St Ives: Andrew George, the Lib Dem MP for St Ives, saw a dramatic fall in his majority in 2010, down from 11,609 to 1,719, and the Conservatives are hoping this is the year to finish the job. To that end, they’ve designated St Ives as one of the 40/40, and the Tory hopeful is Derek Thomas, a local businessman, who delivered the 10 per cent swing the party enjoyed here last time. Lord Ashcroft’s polling suggests it will be a tough fight for all involved – his latest poll found the Conservatives and Lib Dems neck and neck.

Taunton Deane: The current MP, Jeremy Browne, is probably the closest you can get to a Tory’s favourite Lib Dem – and he proved popular in the constituency, too, winning by 3,993 in 2010. But he’s standing down, apparently disillusioned after Clegg sacked him as a Minister, and Rachel Gilmour, his successor, apparently lacks some of his electoral appeal. Ashcroft polling in September found both Labour and UKIP making gains of around 10 per cent, and the Conservatives in the overall lead by four percentage points. Rebecca Pow, the Conservative PPC, is a local businesswoman and former broadcaster. She was selected by open meeting in the summer of 2013.

Plymouth Moor View: A rarer (for the South West) Con-Lab marginal in 2010, Alison Seabeck holds the seat with a 1,588 vote majority. The constituency displays a very different profile from many of the Con-Lib marginals in Lord Ashcroft’s polling – his December snapshot found a large UKIP surge (30 per cent), pushing the Conservatives into third place on 26 per cent. The Conservative candidate, Johnny Mercer, is an Army veteran (who wrote about veterans’ mental health for us earlier in the week).

Chippenham: Newly created in 2010, Duncan Hames took the seat for the Lib Dems with a majority of 2,470. However, judging by the Ashcroft polling Hames is in trouble – a poll in September found Lib Dem support collapsing by almost half to 24 per cent, and the Conservative vote holding up well at 39 per cent despite rises on the part of UKIP and Labour. Michelle Donelan was selected as the Tory PPC two years ago, so she’s had a good stretch of campaigning time – which she is using to focus on very localised campaigning in the constituency.

Exeter: Held by Labour’s Ben Bradshaw since 1997, Exeter has proved to be a difficult seat to wrest back for the Tories. However, 2010 saw Bradshaw’s majority fall to 2,721. Dom Morris, the Conservative challenger, has worked in conflict zones including in Syria with the Foreign Office and with charities such as the Prince’s Trust. While not a designated 40/40 seat, Morris is fighting a strong grassroots campaign – ultimately, the outcome will likely depend on the eventual destination of Exeter’s 10,000 Lib Dem voters from 2010.

North Devon: Nick Harvey won the constituency for the Lib Dems in 1992, and has held on to it through thick and thin ever since – the definition of the difficult of prising the yellowsout once bedded in. His 5,821 majority in 2010 looks strong, but the unpredictable nature of four party politics may be at play – in November, Lord Ashcroft found the Conservatives on 30 per cent, the Lib Dems on 29 per cent and UKIP jumping to 23 per cent (apparently largely to the Lib Dems’ cost). Each will likely be looking to squeeze the other as a result. Peter Heaton-Jones, the Conservative PPC, is a former BBC journalist who served as campaign director for the successful General Election battles in Swindon in 2010.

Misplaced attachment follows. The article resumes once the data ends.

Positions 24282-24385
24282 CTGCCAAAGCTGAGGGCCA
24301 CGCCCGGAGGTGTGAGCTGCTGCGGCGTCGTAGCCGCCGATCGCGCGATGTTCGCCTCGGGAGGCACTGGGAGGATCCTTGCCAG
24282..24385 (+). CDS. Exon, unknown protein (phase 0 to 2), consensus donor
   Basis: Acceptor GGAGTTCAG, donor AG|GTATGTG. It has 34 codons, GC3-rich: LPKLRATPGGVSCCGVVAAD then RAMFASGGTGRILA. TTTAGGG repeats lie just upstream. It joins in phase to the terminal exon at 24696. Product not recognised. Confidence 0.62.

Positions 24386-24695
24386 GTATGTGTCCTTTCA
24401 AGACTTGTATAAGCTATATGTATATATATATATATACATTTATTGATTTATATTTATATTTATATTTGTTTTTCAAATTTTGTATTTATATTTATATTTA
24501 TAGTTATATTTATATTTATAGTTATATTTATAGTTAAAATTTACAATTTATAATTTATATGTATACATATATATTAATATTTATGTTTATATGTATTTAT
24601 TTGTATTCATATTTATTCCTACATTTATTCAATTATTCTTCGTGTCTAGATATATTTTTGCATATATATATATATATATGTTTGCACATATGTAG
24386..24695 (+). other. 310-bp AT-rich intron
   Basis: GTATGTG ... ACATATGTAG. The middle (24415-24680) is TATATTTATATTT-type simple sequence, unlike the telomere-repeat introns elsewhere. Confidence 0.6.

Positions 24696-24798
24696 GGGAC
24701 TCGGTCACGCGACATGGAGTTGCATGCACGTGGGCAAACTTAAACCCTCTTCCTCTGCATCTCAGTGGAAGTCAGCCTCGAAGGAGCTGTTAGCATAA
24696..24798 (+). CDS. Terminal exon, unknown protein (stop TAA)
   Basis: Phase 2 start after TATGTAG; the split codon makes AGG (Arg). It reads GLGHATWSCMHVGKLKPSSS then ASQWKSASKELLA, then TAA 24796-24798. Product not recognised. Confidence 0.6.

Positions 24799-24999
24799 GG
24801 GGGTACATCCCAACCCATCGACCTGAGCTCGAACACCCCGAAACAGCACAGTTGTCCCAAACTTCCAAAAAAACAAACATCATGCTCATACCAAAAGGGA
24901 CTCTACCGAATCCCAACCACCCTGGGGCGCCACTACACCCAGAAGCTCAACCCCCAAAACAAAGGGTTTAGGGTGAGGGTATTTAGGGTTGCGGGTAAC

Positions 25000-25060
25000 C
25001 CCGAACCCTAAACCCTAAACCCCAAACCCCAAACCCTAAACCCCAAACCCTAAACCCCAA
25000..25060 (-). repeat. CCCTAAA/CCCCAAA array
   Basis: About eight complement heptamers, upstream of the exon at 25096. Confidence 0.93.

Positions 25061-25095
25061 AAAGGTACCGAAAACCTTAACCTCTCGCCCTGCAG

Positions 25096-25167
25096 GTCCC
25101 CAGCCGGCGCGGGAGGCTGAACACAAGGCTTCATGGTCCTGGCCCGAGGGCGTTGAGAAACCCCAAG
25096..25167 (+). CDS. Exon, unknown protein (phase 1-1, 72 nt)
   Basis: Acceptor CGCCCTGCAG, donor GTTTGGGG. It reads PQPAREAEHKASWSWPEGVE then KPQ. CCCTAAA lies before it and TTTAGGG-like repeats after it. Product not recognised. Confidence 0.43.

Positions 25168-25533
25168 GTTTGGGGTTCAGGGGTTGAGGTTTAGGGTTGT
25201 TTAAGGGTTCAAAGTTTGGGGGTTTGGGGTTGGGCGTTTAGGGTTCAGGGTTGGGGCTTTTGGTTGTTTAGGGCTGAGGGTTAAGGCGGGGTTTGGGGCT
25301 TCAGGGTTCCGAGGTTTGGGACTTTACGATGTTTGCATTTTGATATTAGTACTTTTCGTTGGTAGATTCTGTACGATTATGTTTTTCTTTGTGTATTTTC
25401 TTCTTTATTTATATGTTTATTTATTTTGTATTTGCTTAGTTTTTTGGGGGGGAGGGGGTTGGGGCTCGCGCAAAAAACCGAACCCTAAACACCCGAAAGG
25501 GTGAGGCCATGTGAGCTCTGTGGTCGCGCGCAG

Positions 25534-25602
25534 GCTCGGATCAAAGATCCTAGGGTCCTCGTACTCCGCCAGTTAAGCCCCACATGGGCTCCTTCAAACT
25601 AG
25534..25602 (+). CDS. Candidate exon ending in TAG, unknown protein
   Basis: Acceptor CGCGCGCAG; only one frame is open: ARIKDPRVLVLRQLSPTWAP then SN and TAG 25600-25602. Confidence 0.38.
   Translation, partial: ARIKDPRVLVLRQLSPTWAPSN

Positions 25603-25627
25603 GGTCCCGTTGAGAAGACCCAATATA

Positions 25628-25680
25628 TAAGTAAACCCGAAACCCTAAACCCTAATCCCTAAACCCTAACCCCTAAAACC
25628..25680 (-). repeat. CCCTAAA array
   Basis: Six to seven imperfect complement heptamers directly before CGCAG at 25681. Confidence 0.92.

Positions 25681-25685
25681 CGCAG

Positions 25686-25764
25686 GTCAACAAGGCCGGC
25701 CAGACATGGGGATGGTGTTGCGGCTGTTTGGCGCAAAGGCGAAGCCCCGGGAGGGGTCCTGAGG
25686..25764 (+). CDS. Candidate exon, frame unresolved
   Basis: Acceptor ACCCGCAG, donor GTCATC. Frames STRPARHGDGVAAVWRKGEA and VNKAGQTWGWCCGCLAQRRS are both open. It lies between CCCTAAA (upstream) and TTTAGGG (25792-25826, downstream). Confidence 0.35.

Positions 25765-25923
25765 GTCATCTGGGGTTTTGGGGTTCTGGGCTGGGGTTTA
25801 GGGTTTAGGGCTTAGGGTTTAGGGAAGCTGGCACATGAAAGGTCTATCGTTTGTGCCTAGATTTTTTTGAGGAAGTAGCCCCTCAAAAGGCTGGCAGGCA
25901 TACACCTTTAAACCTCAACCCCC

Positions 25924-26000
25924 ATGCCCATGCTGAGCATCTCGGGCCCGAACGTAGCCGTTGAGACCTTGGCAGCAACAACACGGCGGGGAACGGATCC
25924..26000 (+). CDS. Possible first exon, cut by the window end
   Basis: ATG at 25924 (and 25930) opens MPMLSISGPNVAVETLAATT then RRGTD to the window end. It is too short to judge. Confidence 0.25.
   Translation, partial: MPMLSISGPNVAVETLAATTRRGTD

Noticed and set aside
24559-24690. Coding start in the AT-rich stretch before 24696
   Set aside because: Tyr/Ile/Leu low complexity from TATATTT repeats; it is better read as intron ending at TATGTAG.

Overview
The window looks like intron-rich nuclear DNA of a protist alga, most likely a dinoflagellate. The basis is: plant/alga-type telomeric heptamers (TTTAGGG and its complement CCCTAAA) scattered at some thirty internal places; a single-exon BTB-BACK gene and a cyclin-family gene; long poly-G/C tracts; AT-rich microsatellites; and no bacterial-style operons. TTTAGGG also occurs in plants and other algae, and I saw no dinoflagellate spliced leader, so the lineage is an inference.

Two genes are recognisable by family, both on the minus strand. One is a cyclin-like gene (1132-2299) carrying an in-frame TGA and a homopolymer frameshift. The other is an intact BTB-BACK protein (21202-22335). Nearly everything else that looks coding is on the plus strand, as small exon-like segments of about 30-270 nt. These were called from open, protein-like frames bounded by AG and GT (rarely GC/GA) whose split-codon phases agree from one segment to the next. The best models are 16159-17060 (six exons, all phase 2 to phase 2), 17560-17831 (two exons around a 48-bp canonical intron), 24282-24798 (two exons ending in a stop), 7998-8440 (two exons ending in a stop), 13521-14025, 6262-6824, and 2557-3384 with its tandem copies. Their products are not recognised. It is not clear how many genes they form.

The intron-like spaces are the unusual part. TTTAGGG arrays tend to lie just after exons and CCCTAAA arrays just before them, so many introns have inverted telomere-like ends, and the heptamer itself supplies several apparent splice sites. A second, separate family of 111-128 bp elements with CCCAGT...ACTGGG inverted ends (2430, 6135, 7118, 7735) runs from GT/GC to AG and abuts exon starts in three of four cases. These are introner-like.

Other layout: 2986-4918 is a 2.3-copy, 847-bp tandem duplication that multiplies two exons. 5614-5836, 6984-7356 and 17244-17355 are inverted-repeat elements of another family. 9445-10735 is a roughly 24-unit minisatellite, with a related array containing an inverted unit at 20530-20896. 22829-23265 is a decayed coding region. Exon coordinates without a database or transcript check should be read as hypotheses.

North Cornwall: Last time round, Dan Rogerson managed to slow but not halt the decline of the Lib Dem majority here, and in 2010 it stood at 2,981. In September, Lord Ashcroft found the race on a knife edge – much will depend on the possibility of Labour tactical voting and the success or failure of the Conservatives in winning over some of the 20 per cent of voters who are leaning towards UKIP. The Conservative candidate is Scott Mann, a local postman who is born and bred in the constituency.

Torbay: Another of the crop of seats won by the Lib Dems in 1997 and held ever since 1997, Adrian Sanders holds Torbay with a majority of 4,078 votes. As in North Cornwall, Ashcroft polling found the Conservatives and Lib Dems neck and neck, so a huge amount will depend on the Labour and UKIP waverers. Sanders’ survival campaign is bolstered by £20,000 from Lord Oakeshott. Kevin Foster, the Tory challenger, is originally from Devon, moved away for work in criminal law and returned a couple of years ago to be closer to his family.

Cheltenham: Martin Horwood has spent ten years digging himself in, so it will be a difficult challenge for the Conservatives to overturn the Lib Dem’s 4,920 majority – particularly as this is another of the campaigns Oakeshott is bankrolling. Lord Ashcroft’s poll in November suggested Horwood is holding on, aided by a nine point jump in the UKIP vote. His opponent, Alex Chalk, is a counter-terrorism barrister who was brought up in Cheltenham, and who played a part in the Hammersmith and Fulham council revolution while living in London.


Plymouth Sutton and Devonport: Oliver Colvile won the new (and notionally Labour) seat in 2010 by 1,149 votes. Last summer an Ashcroft poll found the Lib Dem collapse driving Labour into the lead, while the UKIP surge chips away at the Conservative share of the vote. Colvile is up against Luke Pollard, a former staffer at Labour HQ who now works in the travel industry.